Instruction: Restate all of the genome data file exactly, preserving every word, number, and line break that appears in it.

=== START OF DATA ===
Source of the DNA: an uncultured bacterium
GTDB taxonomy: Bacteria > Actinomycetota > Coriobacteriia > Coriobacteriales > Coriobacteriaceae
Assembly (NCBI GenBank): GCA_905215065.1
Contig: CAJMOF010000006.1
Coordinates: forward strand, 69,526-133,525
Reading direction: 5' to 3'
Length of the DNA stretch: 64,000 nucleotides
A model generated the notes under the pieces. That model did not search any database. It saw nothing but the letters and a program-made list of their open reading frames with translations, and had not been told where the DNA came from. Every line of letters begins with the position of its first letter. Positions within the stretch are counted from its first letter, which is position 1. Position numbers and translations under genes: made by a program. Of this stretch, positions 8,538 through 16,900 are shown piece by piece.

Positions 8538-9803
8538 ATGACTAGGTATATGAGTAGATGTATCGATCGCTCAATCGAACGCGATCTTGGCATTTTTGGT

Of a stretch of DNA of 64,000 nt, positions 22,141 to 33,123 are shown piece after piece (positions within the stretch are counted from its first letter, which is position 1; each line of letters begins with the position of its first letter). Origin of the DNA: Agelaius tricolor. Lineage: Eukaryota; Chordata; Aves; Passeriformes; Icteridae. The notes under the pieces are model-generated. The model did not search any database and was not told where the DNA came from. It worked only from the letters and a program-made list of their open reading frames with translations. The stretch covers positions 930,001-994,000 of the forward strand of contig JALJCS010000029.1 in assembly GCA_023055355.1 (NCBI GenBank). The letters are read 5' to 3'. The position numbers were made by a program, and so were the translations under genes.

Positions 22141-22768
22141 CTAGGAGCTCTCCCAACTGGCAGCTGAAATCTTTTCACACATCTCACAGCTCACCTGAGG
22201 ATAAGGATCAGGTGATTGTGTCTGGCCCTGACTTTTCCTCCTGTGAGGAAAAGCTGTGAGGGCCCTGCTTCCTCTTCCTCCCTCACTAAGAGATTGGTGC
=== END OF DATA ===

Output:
Source of the DNA: an uncultured bacterium
GTDB taxonomy: Bacteria > Actinomycetota > Coriobacteriia > Coriobacteriales > Coriobacteriaceae
Assembly (NCBI GenBank): GCA_905215065.1
Contig: CAJMOF010000006.1
Coordinates: forward strand, 69,526-133,525
Reading direction: 5' to 3'
Length of the DNA stretch: 64,000 nucleotides
A model generated the notes under the pieces. That model did not search any database. It saw nothing but the letters and a program-made list of their open reading frames with translations, and had not been told where the DNA came from. Every line of letters begins with the position of its first letter. Positions within the stretch are counted from its first letter, which is position 1. Position numbers and translations under genes: made by a program. Of this stretch, positions 8,538 through 16,900 are shown piece by piece.

Positions 8538-9803
8538 ATGACTAGGTATATGAGTAGATGTATCGATCGCTCAATCGAACGCGATCTTGGCATTTTTGGT

Of a stretch of DNA of 64,000 nt, positions 22,141 to 33,123 are shown piece after piece (positions within the stretch are counted from its first letter, which is position 1; each line of letters begins with the position of its first letter). Origin of the DNA: Agelaius tricolor. Lineage: Eukaryota; Chordata; Aves; Passeriformes; Icteridae. The notes under the pieces are model-generated. The model did not search any database and was not told where the DNA came from. It worked only from the letters and a program-made list of their open reading frames with translations. The stretch covers positions 930,001-994,000 of the forward strand of contig JALJCS010000029.1 in assembly GCA_023055355.1 (NCBI GenBank). The letters are read 5' to 3'. The position numbers were made by a program, and so were the translations under genes.

Positions 22141-22768
22141 CTAGGAGCTCTCCCAACTGGCAGCTGAAATCTTTTCACACATCTCACAGCTCACCTGAGG
22201 ATAAGGATCAGGTGATTGTGTCTGGCCCTGACTTTTCCTCCTGTGAGGAAAAGCTGTGAGGGCCCTGCTTCCTCTTCCTCCCTCACTAAGAGATTGGTGC